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of onr conntrymen. You are becoming, if indeed yon ore not, as Mr. Ratty (of Manchester) says, already, "aii institution." I have been casting my eyes about to нее what other scientific journal you are likely, to absorb, bat as I do not know which are weak or which are strong, I will indulge in no speculation on the subject, and conclude by cordially congratulating yon on your deserved success.

A Benefited Subscriber.


11041 Sin,—I find in your paper of July lstja letter from Mr. Harrison, in which he questions the truth of Mr. Baskerville's theory as regards the link motion. Now I advise Mr. H. before he so emphatically contradicts Mr. В., to carefully examine Mr. B.'s diagram of the link, in your paper of Juno 17th. The link is there represented in "middle gear," and it is evident that the excentric rods must lose length in the direction of the motion line when they change from position A to position B, the loss being due to their angularity when in position B. Those letters refer to Fig 1.

to the soloist, enabling him, as they do, to produce those dashing and sparkling effects so charming to the ear. I know " personally" that the Boehm flute has them to a great extent—in many passages they are indispensable to its system; but tho Equisonant has them to a still greater extent, and the tone is much clearer and purer. I have spoken the truth, but I do not expect that any manufacturer or professor will acquiesce in what I have said if it be against his interests.

The late Mr. John Clinton was a great master, his magnificent transcription of Meyerbeer's exquisite cavatina, " Robert, toi que j'aime," and own graceful and brilliant "Grande valse—Revo d'un Bal," are enough to establish his fame, to say nothing of a host of original works of wliich his reviewers have said sufficient. He lived but to see tho only prize medal awarded to his flute " for improvements on the system of Herr Boehm," his early colleague.



Throw of excentric .. .. .. .. 51"

Advance of excentric 1

Length of rod .. .. .. .. .. Б* 1"

Length of link .. .. .. .. .. 1' -1"

Lap of valve ¡"

Lead of valve J"

I send for Mr. H.'s instruction a diagram (Fig. 2) of a link motion. If he lays it out in two opposite positions in " mid gear," he will find that the valve, or in other words the middle of the link, will move exactly Щ inches. James F. Ryan.

P.S.—A great many of your readers are anxiously looking for a few good letters on iron girders and bridge work in general. If one of your clever correspondents would give us a few good rules on strains and the proportions of girders, he would confer a favour.


1105] Sir,—Pray suffer me to thank "Jnetitia," page 376, very cordially for his generous and manly letter, which is a credit to both his head and heart; it is a refreshing contrast to that of "Orion." I expected Mr. Leftwich, or some more able champion than myself, would »>'on enter the lists in. veritatis et jiutiiiiE сашат. "Orion" did not think much of the fine flute of this distinguished composer and performer. A little sober reflection would have saved him from writing that letter in which he did himself a greater injustice than he inflicted on Mr. Clinton's memory. "Justitin" has left me little to add in favour of the Equisonant. Personally I know thU of it. Its tone is beautiful if it be /airly elicited; its notes are equal in strength, tune, and firmness, and its groat recommendation to flautists of the Nicholson school is, that its scale of fingering is natural, differing во littl.- from the eight-keyed flute that it can be adopted with ease by ordinary players. These are advantages not to be overlooked. I need not, I am sure, remind " Orion," whom I strongly suspect to be in " the profession," of tho great value of " harmonics"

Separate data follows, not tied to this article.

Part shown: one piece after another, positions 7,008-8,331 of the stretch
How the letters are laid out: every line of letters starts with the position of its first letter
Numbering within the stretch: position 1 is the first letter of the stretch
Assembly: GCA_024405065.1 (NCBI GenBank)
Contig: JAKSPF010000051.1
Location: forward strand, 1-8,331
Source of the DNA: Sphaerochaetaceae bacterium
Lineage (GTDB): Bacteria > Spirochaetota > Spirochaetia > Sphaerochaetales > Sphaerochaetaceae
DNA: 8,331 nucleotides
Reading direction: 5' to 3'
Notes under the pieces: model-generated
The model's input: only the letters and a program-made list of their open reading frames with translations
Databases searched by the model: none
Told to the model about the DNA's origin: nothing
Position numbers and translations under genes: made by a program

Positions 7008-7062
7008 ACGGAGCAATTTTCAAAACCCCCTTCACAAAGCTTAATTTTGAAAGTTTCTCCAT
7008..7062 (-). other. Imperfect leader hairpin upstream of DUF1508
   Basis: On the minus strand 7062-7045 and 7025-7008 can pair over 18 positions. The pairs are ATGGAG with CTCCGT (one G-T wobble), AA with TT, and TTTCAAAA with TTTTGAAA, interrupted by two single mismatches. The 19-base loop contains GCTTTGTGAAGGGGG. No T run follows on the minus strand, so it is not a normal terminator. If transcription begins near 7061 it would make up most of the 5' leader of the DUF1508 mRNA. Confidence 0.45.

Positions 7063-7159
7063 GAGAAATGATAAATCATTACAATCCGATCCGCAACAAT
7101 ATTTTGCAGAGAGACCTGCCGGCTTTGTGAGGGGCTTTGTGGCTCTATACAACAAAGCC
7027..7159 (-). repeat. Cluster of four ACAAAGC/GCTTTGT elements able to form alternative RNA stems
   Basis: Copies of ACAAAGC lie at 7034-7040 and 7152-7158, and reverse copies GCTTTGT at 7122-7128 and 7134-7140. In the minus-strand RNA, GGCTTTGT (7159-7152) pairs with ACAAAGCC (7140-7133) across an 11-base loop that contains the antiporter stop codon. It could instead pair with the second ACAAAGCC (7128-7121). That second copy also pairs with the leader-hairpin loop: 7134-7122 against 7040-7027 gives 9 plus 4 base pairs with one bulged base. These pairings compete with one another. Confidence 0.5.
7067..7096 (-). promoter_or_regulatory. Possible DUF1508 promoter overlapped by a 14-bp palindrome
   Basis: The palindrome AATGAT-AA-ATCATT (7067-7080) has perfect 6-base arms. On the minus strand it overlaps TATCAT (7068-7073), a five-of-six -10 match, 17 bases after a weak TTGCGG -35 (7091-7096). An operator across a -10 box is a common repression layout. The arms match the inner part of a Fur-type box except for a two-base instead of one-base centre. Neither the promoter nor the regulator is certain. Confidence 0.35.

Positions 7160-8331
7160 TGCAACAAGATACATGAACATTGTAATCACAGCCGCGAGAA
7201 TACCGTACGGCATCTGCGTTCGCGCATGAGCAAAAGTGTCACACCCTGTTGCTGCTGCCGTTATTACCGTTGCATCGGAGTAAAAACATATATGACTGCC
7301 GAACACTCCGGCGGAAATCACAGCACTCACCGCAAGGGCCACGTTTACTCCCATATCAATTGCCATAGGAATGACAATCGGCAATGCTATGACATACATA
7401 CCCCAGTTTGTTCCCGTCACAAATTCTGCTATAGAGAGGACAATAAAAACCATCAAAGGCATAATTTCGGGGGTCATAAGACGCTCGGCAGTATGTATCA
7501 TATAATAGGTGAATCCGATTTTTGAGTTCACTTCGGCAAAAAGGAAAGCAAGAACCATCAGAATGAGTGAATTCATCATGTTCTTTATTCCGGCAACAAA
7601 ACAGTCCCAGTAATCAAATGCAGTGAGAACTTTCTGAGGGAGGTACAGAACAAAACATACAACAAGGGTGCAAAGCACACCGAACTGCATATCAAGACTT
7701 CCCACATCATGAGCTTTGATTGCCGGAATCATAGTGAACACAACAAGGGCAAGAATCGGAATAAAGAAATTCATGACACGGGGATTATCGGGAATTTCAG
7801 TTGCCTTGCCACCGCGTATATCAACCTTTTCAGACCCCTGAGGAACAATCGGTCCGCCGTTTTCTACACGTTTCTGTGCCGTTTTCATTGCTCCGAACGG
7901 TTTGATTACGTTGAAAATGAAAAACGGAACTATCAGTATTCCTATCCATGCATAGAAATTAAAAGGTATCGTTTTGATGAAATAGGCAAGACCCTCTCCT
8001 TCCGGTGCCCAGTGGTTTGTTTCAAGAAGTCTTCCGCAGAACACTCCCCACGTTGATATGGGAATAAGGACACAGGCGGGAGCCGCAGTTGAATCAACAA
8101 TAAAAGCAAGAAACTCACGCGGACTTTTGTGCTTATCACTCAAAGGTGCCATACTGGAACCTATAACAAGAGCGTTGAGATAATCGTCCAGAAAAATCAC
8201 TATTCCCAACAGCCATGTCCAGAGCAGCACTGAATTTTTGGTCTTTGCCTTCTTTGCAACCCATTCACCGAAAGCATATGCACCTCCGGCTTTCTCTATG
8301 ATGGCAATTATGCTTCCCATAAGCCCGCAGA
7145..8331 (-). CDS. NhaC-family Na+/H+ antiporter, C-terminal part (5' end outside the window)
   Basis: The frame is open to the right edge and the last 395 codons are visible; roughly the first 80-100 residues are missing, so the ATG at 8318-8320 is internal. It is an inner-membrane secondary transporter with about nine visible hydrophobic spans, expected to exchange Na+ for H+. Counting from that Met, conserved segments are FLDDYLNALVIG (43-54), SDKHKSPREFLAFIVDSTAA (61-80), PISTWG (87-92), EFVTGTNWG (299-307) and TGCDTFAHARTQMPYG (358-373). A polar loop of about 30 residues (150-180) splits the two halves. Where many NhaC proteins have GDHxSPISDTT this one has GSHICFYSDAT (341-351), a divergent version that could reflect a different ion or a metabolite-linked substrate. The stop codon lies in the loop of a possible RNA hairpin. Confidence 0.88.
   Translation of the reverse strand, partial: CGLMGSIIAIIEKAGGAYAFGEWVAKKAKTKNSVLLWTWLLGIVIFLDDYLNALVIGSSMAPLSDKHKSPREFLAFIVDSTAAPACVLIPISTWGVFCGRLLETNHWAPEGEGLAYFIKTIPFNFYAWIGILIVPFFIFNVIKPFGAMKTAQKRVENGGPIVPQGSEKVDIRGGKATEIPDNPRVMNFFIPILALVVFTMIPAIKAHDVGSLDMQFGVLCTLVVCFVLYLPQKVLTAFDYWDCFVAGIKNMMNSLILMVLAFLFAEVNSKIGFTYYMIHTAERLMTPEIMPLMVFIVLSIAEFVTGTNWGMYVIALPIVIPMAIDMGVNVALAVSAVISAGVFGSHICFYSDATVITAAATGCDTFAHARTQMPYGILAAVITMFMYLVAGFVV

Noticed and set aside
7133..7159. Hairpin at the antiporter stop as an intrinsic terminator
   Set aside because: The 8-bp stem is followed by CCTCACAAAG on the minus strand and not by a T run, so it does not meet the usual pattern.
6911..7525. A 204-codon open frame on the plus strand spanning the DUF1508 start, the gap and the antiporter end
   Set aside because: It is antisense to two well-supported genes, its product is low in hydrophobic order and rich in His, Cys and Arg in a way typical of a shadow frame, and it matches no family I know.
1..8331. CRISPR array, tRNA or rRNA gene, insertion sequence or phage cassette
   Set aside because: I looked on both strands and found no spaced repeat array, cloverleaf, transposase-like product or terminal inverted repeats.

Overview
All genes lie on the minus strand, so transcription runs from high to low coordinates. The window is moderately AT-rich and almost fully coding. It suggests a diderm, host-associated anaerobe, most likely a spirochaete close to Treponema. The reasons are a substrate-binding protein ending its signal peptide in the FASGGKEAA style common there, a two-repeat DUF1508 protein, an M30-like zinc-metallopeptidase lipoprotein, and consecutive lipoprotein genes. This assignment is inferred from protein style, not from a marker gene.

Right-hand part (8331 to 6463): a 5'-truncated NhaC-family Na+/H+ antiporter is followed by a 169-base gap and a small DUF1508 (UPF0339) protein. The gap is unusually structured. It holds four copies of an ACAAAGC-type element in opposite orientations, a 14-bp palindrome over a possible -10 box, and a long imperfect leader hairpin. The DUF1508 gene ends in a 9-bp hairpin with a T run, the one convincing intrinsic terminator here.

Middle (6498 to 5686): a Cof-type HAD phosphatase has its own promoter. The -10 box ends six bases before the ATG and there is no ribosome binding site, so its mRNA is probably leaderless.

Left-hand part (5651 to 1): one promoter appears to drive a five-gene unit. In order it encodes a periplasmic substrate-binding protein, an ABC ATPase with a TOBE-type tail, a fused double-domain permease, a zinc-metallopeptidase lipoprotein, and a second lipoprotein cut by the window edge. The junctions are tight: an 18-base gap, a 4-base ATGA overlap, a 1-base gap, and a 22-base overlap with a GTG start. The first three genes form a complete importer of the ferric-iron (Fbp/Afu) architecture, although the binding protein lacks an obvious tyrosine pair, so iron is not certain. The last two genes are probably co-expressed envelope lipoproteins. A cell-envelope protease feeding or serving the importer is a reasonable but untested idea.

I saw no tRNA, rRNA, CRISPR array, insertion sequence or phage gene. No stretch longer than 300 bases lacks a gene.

[106] Sir,—I enclose a few diagrams of blocks and tackles which might be of service to many of our readers requiring such mechanical appliances. This subjoct has alreadv been alluded to in our Mechanic, p. 67, Oct. 8, 1869, but is "there so imperfectly treated that I venture to bring it before you again in fuller detail and form. Fig. 1 is the single pulley, which only changes direction. Fig. 2 is an arrangement which gives power equal to 2 to 1. Fig. 8, the same, but is more convenient for being portable, and gives the first impression that the increase of folds gives the same proportionate increase of power. Fig. 4 having two sheaves in each block gives power equal to 4 to 1. Fig. 5 gives a power of 5 to 1, Fig. 6 a power of 6 to 1, and Fig. 7, a power of 8 to 1; thus showing that the increase of folds is the increase of power, and that the weight suspended in lower block is equally divided over all the suspending folds alike; and the weight required on the fold to suspend a given weight in the blocks is in proportion to the number of folds suspending lower block. Fig. 8 is Weston's patent blocks. The lifting power is given by the difference in diameter of top block sheaves, and the peculiar cross on the chain; motion given to which either adds to, or takes from the length suspending weight.